Undoubtedly the impact of violence in schools is a problem that rests right at the top of that list. “The violence is initiated from very petty and often silly reasons. These relate to the carrying of fabricated tales to each other resulting in a confrontation. This gets a large group of learners together and inadvertently ends in a free for all with everyone trying to get a punch or kick in,” Govender said.
More serious issues included bullying, gang fights, threats and intimidation and the use of dangerous items, drug peddling and relationships between learners. “Very often we see relationships between male and female learners being a contributing factor to the breakout of fights where there is third party interference,” added Govender.
According to Govender there often is serious injury and the need for medical attention. “To compound the problems further, these fights or threats are taken out of school, resulting in gang fights outside school or at the homes of learners where families become embroiled in bitter fights and rivalry.”
There have been numerous incidents of learner on learner violence and learner on teacher violence which has sent shockwaves throughout the country. “This kind of behaviour is a kind of acting out by the individual. Many children who resort to violence come from dysfunctional families – in most instances there is a divorce or other family issues which have a psychological effect on the child. Very often we see that a victim of violence becomes a perpetuator of violence if they are not counsiled properly and the cycle of violence continues,” Budhal added.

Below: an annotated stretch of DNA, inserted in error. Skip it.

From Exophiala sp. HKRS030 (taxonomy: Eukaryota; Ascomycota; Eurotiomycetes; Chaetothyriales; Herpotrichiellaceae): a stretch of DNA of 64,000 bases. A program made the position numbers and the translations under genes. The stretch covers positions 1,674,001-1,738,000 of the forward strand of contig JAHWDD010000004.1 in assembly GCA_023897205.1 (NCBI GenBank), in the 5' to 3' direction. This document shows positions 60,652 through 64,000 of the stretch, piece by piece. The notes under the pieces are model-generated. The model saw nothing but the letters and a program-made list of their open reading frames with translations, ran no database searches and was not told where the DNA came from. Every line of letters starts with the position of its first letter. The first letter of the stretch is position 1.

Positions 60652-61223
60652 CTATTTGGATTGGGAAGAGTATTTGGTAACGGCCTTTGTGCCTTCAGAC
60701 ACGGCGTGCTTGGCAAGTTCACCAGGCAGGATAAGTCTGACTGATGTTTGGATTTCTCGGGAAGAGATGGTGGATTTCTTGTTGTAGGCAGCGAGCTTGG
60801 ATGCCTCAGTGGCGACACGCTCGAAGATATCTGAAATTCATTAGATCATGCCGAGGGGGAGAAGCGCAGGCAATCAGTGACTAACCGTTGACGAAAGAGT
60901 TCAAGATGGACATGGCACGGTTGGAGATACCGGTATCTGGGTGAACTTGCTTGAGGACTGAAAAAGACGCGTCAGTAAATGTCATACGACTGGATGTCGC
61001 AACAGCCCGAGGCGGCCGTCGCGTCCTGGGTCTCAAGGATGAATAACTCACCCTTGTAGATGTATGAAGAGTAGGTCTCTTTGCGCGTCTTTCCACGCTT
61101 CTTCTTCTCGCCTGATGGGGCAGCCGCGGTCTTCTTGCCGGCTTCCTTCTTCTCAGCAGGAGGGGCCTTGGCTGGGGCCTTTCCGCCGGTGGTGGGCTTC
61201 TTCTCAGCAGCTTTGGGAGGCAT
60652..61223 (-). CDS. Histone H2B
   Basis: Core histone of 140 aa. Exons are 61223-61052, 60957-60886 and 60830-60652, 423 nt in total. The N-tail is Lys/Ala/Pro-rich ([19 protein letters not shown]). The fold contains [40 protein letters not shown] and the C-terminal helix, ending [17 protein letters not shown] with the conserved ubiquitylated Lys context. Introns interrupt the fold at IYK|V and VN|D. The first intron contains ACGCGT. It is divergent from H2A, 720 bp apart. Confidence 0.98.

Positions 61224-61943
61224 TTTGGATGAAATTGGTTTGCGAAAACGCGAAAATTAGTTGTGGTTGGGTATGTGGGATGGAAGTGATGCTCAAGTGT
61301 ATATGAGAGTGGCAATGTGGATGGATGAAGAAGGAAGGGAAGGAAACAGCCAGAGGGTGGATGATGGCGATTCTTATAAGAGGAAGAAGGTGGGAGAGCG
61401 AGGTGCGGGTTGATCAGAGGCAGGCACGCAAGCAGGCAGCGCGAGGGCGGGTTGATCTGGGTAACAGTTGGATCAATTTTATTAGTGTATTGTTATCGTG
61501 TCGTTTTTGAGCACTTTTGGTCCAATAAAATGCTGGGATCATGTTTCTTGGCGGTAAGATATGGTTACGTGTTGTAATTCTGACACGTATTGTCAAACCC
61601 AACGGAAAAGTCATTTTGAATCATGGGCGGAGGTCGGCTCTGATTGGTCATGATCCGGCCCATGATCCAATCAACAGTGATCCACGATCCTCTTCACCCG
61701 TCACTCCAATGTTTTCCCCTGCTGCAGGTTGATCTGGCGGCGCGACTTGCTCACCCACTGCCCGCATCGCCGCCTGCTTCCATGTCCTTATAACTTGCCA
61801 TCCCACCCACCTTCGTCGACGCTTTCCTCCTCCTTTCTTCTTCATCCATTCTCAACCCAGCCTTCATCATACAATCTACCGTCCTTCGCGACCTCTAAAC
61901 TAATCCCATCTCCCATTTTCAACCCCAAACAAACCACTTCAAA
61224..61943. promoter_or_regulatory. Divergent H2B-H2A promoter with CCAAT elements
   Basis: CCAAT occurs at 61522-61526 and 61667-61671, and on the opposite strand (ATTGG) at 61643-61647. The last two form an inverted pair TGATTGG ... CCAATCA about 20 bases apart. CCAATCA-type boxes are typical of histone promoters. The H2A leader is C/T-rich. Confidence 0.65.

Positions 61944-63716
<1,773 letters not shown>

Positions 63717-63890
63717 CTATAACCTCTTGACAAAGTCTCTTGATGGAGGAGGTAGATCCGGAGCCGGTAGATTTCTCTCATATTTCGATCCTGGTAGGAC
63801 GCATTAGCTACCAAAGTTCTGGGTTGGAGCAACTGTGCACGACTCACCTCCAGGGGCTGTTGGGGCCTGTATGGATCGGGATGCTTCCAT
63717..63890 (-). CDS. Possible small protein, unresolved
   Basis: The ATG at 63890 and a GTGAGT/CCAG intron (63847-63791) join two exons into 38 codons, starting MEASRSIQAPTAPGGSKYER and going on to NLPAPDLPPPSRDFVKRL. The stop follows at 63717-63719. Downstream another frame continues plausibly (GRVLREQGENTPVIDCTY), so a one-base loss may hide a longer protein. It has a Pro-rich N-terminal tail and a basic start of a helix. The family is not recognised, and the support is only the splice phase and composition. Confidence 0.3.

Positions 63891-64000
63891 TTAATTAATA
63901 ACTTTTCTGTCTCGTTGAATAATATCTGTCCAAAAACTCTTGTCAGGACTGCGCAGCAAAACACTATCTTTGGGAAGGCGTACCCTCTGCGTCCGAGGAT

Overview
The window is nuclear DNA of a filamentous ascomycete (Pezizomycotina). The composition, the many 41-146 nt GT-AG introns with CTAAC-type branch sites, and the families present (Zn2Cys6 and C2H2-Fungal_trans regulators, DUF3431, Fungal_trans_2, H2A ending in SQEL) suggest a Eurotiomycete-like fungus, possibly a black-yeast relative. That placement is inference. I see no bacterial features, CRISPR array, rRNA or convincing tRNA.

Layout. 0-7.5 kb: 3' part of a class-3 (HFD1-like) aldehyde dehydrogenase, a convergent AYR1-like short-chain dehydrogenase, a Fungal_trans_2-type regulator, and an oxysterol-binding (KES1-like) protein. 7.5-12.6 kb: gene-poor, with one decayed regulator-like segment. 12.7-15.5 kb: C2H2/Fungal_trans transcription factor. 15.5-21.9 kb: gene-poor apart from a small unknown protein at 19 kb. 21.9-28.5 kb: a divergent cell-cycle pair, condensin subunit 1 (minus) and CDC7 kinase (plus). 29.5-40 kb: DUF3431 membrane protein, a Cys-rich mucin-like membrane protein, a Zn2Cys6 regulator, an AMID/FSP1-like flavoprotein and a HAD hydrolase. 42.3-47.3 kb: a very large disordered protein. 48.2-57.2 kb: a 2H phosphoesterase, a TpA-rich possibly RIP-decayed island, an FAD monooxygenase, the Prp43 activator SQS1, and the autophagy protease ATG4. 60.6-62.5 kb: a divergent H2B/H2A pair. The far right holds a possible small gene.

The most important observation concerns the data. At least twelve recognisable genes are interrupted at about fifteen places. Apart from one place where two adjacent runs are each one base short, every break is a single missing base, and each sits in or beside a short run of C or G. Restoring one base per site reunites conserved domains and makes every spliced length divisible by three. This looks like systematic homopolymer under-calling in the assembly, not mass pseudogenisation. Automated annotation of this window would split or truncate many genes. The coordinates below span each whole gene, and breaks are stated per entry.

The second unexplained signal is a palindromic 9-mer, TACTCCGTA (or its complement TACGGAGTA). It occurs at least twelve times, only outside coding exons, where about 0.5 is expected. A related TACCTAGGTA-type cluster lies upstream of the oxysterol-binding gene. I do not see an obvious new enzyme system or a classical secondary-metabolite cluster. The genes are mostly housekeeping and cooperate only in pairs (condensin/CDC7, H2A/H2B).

To help curb the violence at schools the SAPA in Chatsworth has adopted a zero tolerance stance in about 65 schools in the area. “Any act of violence by a learner should invoke an immediate temporary suspension and a written request for the parent or guardian to call at school urgently as these violent acts infringe on the rights of other learners,” Govender said. The learner would then only be re-admitted to school when the matter has been adequately resolved by the school management or disciplinary committee. “As part of rehabilitating the learner we want to make it compulsory for him/her to engage in community service and also to attend anger management to help deal with conflict better,” Govender added. The SAPA is taking a proactive stance in preventing further violence in schools. They have called on the National Prosecuting Authority (NPA) for assistance. “We are currently in the process of setting up a legal aid desk in Chatsworth to deal with rehabilitating learners.”
According to Budhal parents and teachers need to play an integral part in rectifying this problem. “Values need to be first taught at home and re-enforced at schools. Usually children display behaviour which they are exposed to at home in public.” In many instances parents turn a blind eye to the wrong doings of their child and take up the school for taking disciplinary action against their child. “It is so important to expose children to values at a young age rather then trying to impose it on them at a later stage. It is extremely important for parents and teachers to form a co-operative and understanding partnership in the overall development of the child,” he added.
Obviously an important part of the healing process is also to provide counseling and assistance to parents and families of the learners who are in transgression of school rules.